Magazine editor proclaims a leading composer ‘useless’

A review of two releases in the American Record Guide by its owner and editor, Donald Vroon, caught the eye of BIS label owner Robert von Bahr.

The review went like this: ‘A completely uninspired composer whose music is stultifying – and just gets worse as the years go on. Vroon.’

That’s the entire review of two full-length records, one by the Berlin Philharmonic Winds, the other by the violinist Renate Eggebrecht. That’s all the ARG had to say.

The composer under discussion is the prolific and eminent Finnish symphonist, Kalevi Aho.

Robert, who has produced much of Aho’s music on record, wrote a gentle rebuke to the editor.

Here’s what he got from Vroon by way of reply:

It is a sort of “editor’s privilege” to write a brief and dismissive review. Since the readers know me–and my loves and hates–they know how to read them. I think Aho is a useless composer of ugly, unbearable music. Naturally he has fans, because there are all kinds of idiots out there that think one has to like new music–or who think that commissions prove worth. But most sensible people know that nothing he wrote will last and that 99% of everything being written is crap. The emperor has no clothes. I warn our readers not to waste their money. It’s a service. 

This is what passes for classical record criticism in Donald Trump’s America.

Aho’s on the left. (No idea of his politics.)

 

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  • boringfileclerk says:

    I admit this composer isn’t my thing, but he’s at least more inspired than, say, Philip Glass. Philip Glass, Philip Glass, Philip Glass, Philip Glass…

  • msc says:

    American Record Guide has been for far too long dominated by a few critics with eccentric and excessively narrow tastes, not to mention odd prejudices (such as the one critic that proclaimed no Englishman could conduct Tchaikovsky because they are all emotionally stunted). Its reviews are a joke for the most part. At least Vroon was honest about his bias, but he should then have given someone with an open mind a chance to review the disc.

    • Bill says:

      Maybe no one else wanted to! I haven’t read ARG (or any other review mags) for some years, but I recall other reviewers reviewing stuff Vroon had also reviewed, and not always rubberstamping it.

    • Windsor Terrace Gremlin says:

      I agree msc, as Vroon states, readers know his likes and dislikes so they already know he hates this music. Thus, his review has no real value to anyone. Norman, you know that Vroon’s review has nothing to do with Trump. Music criticism has a long history of vitriol, from Hanslick vs. Bruckner to Thomson vs. Sibelius.

      • Bruce says:

        Ironic factlet: most of us have never even heard of Hanslick except for his nasty reviews.

        In fact, the history of the arts is littered with critics who are remembered for no other reason than their rejection of this or that famous poet, composer, painter, etc.

        This guy looks well on his way to becoming another one of them.

        • John Borstlap says:

          Every new edition of Slonimsky’s “Lexicon of Musical Invective” is a threat to critics of new music, who are therefore almost always very wellmeaning to ANY new music. But this one obviously sees entering its pages as his only chance to escape oblivion, which won’t work because he does not give any arguments or elaborations. Only when a critic lays bare the extent of his complete lack of understanding and knowledge, furnished with ample proof, can he enter the walhalla of ignorance as created by Slonimsky.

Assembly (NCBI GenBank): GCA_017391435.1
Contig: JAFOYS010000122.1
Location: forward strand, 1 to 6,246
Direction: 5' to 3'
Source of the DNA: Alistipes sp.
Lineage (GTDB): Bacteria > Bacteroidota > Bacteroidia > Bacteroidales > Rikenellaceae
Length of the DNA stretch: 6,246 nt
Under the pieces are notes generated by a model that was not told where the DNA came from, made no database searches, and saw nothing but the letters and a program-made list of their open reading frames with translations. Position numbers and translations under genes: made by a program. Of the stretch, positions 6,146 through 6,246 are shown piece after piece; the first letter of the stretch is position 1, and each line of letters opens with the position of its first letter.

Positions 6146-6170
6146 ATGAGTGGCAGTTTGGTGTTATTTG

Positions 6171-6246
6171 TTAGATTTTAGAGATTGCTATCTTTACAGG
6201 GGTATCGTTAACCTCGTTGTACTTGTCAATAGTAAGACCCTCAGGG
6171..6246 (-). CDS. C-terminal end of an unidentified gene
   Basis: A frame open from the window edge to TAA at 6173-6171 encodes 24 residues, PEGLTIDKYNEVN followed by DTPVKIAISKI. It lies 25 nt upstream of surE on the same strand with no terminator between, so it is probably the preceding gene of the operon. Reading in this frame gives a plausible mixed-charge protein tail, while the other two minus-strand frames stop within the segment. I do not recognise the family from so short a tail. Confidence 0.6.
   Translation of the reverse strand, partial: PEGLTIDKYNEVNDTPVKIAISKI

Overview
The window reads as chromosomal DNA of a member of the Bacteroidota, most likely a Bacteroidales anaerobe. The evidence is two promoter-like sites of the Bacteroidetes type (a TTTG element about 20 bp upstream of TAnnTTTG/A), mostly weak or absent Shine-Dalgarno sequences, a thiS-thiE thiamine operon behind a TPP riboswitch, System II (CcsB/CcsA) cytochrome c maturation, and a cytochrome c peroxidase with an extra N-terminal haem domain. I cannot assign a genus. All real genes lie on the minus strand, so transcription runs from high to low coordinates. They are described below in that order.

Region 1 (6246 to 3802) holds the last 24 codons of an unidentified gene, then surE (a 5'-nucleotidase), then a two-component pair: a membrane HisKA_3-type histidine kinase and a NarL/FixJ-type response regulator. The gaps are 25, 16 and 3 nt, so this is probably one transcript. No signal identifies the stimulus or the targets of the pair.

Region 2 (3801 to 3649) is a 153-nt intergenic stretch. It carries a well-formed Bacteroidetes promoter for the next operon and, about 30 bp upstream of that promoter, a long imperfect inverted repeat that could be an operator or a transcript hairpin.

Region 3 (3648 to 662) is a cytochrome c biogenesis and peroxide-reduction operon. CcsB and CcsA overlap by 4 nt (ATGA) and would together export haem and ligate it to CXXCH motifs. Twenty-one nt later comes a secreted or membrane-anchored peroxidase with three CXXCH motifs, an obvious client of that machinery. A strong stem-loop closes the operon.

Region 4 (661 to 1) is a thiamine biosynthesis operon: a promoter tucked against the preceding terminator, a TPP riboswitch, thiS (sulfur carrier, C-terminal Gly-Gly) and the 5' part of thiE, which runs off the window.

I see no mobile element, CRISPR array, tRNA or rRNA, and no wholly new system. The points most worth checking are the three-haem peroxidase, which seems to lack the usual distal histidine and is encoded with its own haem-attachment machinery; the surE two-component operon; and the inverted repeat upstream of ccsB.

• BrianB says:

            I believe Henry Pleasants was the first to point out what one might call the ‘Hanslick Syndrome’ back in the 1950s by which every critic is loath to adversely criticize even the most empty and vapid piece of modern/avant garde music for fear of being tarred with Slonimsky’s brush. The only way to play safe was to slam any piece of music that was “too tonal” or tonal at all (e.g. Barber).

          • Saxon Broken says:

            Actually, slagging-off new music is the path to immortality for a music critic. If you aren’t in Slonimsky’s “Lexicon of Musical Invective” then nobody will ever remember you after you have gone.

        • Tom Moore says:

          if people would actually read Hanslick, they would realize that he is articulate, perceptive and fair.

          • Windsor Terrace Gremlin says:

            Tom, I read Hanslick’s review of the premiere of the 8th: He begins by stating that he finds the 8th as he finds Bruckner’s preceding symphonies, repugnant.
            Articulate, yes; perceptive and fair well…you decide based on the following quotes from his translated review:
            “Bruckner begins with a short chromatic motive, repeats it over and over again…until the listener is simply crushed under the sheer weight and monotony of this interminable lamentation.”
            “Thus, tossed about between intoxication and desolation, we arrive at no definite impression and enjoy no artistic pleasure.”  “Everything flows, without clarity and without order, willy-nilly into dismal long-windedness.”
            “At long last, the Finale – which, with its baroque themes, its confused structure and inhuman din, strikes us only as a model of tastelessness.”

            Perceptive and fair? How about dismissive and biased?

            Pleasants, Henry, trans. & ed., Music Criticisms 1846-99  Eduard Hanslick, Penquin Books, 1963, pp. 288-290.

  • Cubs Fan says: